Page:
Lipids

, Volume 29, Issue 3, pp 195–203 | Cite as

Effect of fish oil on cancer cachexia and host liver metabolism in rats with prostate tumors

  • Pieter C. Dagnelie
  • Jimmy D. Bell
  • Steve C. R. Williams
  • Timothy E. Bates
  • Paul D. Abel
  • Christopher S. Foster
Article

Abstract

The aim of this study was to investigate whether tumor-induced cachexia and aberrations in host liver metabolism, induced by the MAT-LyLu variant of the Dunning prostate tumor, could be prevented by ω3 fatty acids from fish oil. On day 0, adult Copenhagen-Fisher rats fed normal chowad libitum were inoculated with 106 MAT-LyLu cells (n=14) or saline (n=9). On day 7, when tumors were palpable, four tumor-bearing (TB) and four nontumorbearing (NTB) rats were put on isocaloric diets with 50% of total energy as fish oil. The introduction of fish oil-enriched diets caused a reduction in energy intake to less than half of the energy intake by animals fed normal diets during days 7–14 (difference by dietary group: NTB,P<0.001; TB,P<0.001). During days 14–21, energy intake in fish oil-fed animals returned to approximately 75% of energy intake by animals fed normal diets (difference by dietary group: NTB,P<0.003; TB,P=0.001). Carcass weight of animals on day 21, when the study was terminated, was significantly related to initial weight (P=0.05) and mean food intake during the study (P=0.01). When data were adjusted for these variables using analysis of covariance, with NTB animals on normal diets being the reference group, significant loss of carcass weight was observed in TB animals on normal diets only (mean ±SEM 58±10 g loss,P<0.001), but not in TB animals on fish oil diets (8±18 g loss,P=0.67). This positive effect of fish oil diets on carcass weight in TB animals was statistically significant (50±19 g,P<0.02), implicating that the fish oil enriched diet inhibited tumor-induced weight loss by more than 85%. No effect of fish oil diets on tumor growth was detected. In all TB animals, regardless of diet, hepatic [Pi]/adenosine triphosphate] ratios measured by31P magnetic resonance spectroscopy (MRS)in vivo andin vitro were elevated, and absolute concentrations of phosphocholine, glycerophosphocho-line, glycerophosphoethanolamine and glucose-6-phosphate as determined by31P MRSin vitro were reduced. Ultrastructural studies of liver tissue revealed increased numbers of mitochondria and increased amounts of endoplasmic reticulum in the host liver of TB animals, without differences between dietary group. In conclusion, fish oil supplementation partially inhibited MAT-LyLu tumor-induced cachexia, but did not prevent the majority of31P MRS-detectable alterations in host liver metabolism.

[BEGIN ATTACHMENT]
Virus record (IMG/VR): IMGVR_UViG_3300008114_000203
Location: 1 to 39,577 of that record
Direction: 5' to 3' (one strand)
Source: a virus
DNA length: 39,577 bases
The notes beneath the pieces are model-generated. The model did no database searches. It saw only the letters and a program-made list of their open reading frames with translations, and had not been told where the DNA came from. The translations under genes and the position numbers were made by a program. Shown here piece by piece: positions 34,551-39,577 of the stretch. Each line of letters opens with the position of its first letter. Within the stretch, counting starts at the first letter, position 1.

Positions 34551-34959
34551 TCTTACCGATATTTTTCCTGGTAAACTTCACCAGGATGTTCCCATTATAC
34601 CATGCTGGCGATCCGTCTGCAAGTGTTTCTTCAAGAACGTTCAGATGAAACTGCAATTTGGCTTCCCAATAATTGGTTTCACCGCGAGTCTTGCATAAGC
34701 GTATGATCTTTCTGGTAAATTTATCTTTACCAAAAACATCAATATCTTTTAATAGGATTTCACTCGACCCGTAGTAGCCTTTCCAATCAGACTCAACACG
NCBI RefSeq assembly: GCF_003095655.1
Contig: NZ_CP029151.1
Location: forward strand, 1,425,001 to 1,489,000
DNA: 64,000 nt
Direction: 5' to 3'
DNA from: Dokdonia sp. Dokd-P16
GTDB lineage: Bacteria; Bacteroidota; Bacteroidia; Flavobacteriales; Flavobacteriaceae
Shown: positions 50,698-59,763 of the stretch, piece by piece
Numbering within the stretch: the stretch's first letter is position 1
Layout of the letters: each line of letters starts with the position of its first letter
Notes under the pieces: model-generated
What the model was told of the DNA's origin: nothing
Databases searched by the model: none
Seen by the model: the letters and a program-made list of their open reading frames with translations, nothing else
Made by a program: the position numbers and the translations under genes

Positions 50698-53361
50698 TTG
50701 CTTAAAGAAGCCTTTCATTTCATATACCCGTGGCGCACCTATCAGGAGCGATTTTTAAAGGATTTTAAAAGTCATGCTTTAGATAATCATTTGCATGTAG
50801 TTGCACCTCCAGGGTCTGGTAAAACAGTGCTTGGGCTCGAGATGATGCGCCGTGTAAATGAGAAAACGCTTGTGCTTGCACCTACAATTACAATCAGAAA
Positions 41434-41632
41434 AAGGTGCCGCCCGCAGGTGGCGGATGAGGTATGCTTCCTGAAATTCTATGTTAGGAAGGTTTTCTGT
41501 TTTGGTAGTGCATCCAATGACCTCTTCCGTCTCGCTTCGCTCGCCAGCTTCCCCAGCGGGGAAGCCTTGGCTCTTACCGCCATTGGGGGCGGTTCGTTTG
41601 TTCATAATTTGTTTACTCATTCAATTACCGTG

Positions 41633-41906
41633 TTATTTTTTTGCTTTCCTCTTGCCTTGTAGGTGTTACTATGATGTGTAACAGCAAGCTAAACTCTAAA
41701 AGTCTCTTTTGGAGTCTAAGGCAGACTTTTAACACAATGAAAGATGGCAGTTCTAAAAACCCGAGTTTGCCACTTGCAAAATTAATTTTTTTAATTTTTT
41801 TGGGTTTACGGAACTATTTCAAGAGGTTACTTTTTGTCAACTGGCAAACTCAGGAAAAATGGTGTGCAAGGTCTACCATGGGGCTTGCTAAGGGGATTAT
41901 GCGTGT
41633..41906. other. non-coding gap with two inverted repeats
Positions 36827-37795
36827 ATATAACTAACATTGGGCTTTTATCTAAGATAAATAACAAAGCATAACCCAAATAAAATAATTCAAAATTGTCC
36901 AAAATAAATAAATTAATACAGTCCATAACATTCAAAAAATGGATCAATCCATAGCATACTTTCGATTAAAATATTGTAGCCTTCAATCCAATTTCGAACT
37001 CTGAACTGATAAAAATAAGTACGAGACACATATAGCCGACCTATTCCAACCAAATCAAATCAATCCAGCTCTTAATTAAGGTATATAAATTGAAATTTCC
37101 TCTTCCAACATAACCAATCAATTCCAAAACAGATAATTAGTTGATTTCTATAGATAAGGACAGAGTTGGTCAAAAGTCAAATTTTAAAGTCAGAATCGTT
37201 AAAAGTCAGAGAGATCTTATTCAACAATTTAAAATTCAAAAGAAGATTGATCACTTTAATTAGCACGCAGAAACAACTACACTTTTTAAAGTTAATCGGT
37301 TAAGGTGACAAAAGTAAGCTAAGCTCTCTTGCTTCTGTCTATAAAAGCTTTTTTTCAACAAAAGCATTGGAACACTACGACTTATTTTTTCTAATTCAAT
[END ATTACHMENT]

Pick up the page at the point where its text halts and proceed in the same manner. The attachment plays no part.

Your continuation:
Abbreviations

ADP

adenosine diphosphate

ATP

adenosine triphosphate

DHA

docosahexaenoic acid

EPA

eicosapentaenoic acid

F6P

fructose-6-phosphate

GPC

glycerophosphocholine

GPE

glycerophosphoethanolamine

G3P

glyceraldehyde-3-phosphate

G6P

glucose-6-phosphate

MRS

magnetic resonance spectroscopy

NTB

nontumor-bearing;sn-GP,sn-glycerol-3-phosphate

TB

tumor-bearing

TR

repetition time

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Copyright information

© American Oil Chemists’ Society 1994

Authors and Affiliations

  • Pieter C. Dagnelie
    • 1
  • Jimmy D. Bell
    • 2
  • Steve C. R. Williams
    • 3
  • Timothy E. Bates
    • 4
  • Paul D. Abel
    • 5
  • Christopher S. Foster
    • 6
  1. 1.Institute of Internal Medicine IIErasmus University of RotterdamRotterdamThe Netherlands
  2. 2.NMR Unit, Royal Postgraduate Medical SchoolHammersmith HospitalLondonUK
  3. 3.NMR Facility Department of ChemistryQueen Mary and Westfield CollegeLondonUK
  4. 4.Department of NeurochemistryInstitute of NeurologyLondonUK
  5. 5.Department of UrologyHammersmith HospitalLondonUK
  6. 6.Department of HistopathologyHammersmith HospitalLondonUK

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